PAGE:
ATLANTA — The American College of Rheumatology (ACR) released a summary of its new treatment guideline for Vaccinations in Patients with Rheumatic and Musculoskeletal Diseases (RMDs). The effectiveness and safety of vaccines may differ in rheumatology patients as compared to the general population. The guideline summary provides recommendations on topics such as broadened indications for some vaccines in patients on immunosuppressants, medication management at the time of vaccination, and safe approaches to the use of live attenuated vaccines in patients on immunosuppressive medications.
“Patients worry about the safety of vaccines and the potential for inducing a disease flare. Providers are concerned whether rheumatic diseases and the medications used to treat them could blunt the effectiveness of vaccines,” said Anne R. Bass, MD, Professor of Clinical Medicine, Hospital for Special Surgery and Weill Cornell Medicine in New York. “They also want to know whether certain vaccines should be given to protect rheumatology patients who are outside the age range for which they are typically recommended. This guideline was designed to address these issues.”
A few highlights of the new guideline include:
- Pneumococcal vaccination should be administered to all RMD patients taking immunosuppressive medications.
- Seasonal influenza vaccination should be administered to RMD patients even if their disease is active, they are taking high- dose glucocorticoids, and/or they are on rituximab.
- Methotrexate should be held for two weeks after influenza vaccination if disease activity allows.
- In RMD patients on rituximab, vaccines other than influenza should be administered at least 6 months after the last rituximab dose.
One recommendation that differs from current standards is to administer the rotavirus vaccine in the first 6 months of life to infants who have been exposed to tumor necrosis factor (TNF) inhibitors in utero. Rotavirus is a contagious virus that is most common in infants and young children. Currently, pediatricians postpone vaccination in these TNF-inhibitor exposed children until they are a year old.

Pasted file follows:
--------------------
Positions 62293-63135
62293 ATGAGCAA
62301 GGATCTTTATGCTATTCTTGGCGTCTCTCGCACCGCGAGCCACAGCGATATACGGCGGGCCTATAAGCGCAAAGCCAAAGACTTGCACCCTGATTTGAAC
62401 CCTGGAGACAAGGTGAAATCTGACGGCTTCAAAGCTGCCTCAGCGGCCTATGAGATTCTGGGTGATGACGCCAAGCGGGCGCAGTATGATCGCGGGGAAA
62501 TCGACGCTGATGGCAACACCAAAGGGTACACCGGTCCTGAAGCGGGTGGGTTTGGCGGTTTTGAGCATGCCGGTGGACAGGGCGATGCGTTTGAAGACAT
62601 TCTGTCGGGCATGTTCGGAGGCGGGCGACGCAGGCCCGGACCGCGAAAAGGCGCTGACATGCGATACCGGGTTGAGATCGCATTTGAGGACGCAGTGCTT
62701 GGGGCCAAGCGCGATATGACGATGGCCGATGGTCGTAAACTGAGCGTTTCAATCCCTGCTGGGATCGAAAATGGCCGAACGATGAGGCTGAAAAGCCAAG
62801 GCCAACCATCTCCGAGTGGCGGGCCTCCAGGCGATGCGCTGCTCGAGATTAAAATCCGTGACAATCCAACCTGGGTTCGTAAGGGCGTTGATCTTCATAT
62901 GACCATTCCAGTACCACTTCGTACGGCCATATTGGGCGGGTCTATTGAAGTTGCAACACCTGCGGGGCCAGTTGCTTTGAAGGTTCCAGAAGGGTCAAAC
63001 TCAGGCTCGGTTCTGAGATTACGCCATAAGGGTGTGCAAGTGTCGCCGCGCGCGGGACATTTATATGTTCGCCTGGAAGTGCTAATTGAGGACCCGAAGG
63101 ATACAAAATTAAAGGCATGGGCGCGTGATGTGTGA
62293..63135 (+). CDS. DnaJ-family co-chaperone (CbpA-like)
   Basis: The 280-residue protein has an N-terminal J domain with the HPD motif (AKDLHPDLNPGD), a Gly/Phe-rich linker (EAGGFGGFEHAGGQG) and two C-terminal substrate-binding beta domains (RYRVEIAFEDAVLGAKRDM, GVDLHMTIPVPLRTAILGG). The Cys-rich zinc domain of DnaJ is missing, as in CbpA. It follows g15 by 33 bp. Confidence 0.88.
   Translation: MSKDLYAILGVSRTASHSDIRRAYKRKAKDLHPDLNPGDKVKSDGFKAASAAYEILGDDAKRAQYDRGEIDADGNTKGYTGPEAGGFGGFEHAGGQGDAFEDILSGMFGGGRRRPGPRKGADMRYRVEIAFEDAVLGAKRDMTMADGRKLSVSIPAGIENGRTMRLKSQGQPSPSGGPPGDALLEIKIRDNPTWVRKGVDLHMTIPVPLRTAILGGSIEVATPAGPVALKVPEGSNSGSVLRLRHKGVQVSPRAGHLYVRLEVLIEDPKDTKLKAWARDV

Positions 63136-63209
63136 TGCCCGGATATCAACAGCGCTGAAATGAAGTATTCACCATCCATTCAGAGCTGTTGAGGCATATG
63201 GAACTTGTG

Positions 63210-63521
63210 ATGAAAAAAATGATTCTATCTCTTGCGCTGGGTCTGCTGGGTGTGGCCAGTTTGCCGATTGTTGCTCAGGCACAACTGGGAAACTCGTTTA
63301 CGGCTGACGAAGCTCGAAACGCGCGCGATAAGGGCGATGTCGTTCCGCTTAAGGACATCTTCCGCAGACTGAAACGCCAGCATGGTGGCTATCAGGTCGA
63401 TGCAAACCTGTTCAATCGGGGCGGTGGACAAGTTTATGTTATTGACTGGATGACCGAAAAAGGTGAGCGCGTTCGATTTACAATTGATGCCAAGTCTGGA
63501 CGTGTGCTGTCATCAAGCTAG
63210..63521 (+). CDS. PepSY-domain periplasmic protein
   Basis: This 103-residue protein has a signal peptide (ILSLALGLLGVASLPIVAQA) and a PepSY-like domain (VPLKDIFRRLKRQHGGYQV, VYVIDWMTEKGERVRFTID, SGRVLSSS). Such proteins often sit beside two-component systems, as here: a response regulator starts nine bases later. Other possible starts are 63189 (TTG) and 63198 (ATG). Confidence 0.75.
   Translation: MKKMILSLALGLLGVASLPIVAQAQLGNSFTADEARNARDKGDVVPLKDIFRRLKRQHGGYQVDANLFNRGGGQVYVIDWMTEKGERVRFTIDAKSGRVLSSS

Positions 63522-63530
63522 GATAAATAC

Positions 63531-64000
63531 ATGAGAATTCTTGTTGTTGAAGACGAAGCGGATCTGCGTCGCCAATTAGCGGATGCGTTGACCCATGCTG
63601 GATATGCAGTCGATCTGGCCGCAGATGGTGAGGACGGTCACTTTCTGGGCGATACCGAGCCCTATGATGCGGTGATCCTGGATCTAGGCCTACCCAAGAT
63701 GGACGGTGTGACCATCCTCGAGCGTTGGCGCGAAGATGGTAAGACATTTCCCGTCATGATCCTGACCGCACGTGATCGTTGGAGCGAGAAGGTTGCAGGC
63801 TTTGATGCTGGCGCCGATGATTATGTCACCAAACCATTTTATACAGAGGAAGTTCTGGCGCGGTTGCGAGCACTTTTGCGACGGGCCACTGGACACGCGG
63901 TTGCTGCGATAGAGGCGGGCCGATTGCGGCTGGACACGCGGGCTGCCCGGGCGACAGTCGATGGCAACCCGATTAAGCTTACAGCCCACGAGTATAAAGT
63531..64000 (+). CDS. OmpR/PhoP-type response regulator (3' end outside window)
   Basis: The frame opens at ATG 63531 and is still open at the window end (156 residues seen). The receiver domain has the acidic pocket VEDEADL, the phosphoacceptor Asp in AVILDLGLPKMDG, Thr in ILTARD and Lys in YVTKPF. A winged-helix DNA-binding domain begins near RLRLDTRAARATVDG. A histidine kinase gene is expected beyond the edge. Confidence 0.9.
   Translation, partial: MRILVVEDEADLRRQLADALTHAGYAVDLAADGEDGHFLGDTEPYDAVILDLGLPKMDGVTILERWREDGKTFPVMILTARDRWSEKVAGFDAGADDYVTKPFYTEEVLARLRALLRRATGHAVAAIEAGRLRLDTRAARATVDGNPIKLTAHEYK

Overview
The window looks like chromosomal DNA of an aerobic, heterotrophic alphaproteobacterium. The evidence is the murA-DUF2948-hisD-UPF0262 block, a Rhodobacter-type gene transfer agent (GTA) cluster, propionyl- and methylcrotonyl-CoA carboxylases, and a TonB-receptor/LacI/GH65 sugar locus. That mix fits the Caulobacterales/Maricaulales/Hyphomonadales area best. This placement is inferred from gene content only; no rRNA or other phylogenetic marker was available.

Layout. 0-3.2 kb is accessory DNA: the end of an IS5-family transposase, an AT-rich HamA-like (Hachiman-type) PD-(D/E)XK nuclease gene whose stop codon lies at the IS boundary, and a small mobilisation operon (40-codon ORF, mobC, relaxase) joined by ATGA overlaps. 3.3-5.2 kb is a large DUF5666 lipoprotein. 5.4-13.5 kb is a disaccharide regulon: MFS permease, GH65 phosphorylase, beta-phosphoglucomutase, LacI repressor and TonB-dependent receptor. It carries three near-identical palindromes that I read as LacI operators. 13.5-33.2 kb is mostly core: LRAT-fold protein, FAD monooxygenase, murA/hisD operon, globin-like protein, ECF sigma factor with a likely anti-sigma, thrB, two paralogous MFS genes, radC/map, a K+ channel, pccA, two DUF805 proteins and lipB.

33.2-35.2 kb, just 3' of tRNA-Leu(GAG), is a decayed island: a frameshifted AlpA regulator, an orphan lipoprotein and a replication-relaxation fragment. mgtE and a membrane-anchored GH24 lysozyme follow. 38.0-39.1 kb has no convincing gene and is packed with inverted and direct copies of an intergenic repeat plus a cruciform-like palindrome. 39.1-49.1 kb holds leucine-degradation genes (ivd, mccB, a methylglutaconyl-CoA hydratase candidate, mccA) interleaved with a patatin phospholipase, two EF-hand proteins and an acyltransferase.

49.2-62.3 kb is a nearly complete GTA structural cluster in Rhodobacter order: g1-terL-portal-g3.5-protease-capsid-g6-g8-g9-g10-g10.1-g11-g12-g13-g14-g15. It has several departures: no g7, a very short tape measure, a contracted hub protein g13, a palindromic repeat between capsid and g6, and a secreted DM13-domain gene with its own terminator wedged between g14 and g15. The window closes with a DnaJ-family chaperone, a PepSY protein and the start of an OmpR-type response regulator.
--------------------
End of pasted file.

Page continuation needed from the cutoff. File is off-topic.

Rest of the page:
The guideline also recommends a shorter interval between the last dose of a biologic disease modifying anti-rheumatic drug (DMARD) and administration of a live attenuated (a weakened form of the germ that causes the disease) vaccine.
“This new guideline recognizes that some patients, particularly very young children with autoinflammatory conditions, simply cannot stay off their medications for very long without having a severe flare of their disease. However, those patients still need to get vaccinated,” said Dr. Bass.
The guideline recommends giving the adjuvanted (an ingredient of a vaccine that helps promote a better immune response) influenza vaccination to patients under 65.
“This might come as a surprise to some providers since it hasn’t been directly tested in that age group, but there are no safety signals in the older population,” said Dr. Bass. “There might be concerns about lack of insurance coverage for vaccines recommended outside the typical age range, but the guideline itself will be a useful resource when discussing reimbursement with insurance companies.”
Recommendations for COVID-19 vaccination in RMD patients was not included in the guideline. Readers can refer to the CDC for the most up-to-date recommendations for COVID-19 vaccination, including for patients on immunosuppressive medications. Recommendations about holding immunosuppressive medications at the time of non-live attenuated virus vaccination in this guideline differ from those recommended around the time of COVID-19 vaccination in the ACR COVID-19 Vaccine Guidance.
“This is because prior to the introduction of COVID-19 vaccines in late 2020, there was little population-level immunity to the SARS-CoV-2 virus, and maximizing vaccine efficacy was a public health imperative,” said Dr. Bass.
A full manuscript has been submitted for journal peer review and is anticipated to be published in rheumatology journals in early 2023. The complete summary of the guideline recommendations can be viewed on the ACR website.
About the American College of Rheumatology
Founded in 1934, the American College of Rheumatology (ACR) is a not-for-profit, professional association committed to advancing the specialty of rheumatology that serves over 7,700 physicians, health professionals, and scientists worldwide. In doing so, the ACR offers education, research, advocacy and practice management support to help its members continue their innovative work and provide quality patient care. Rheumatology professionals are experts in the diagnosis, management and treatment of more than 100 different types of arthritis and rheumatic diseases. For more information, visit www.rheumatology.org.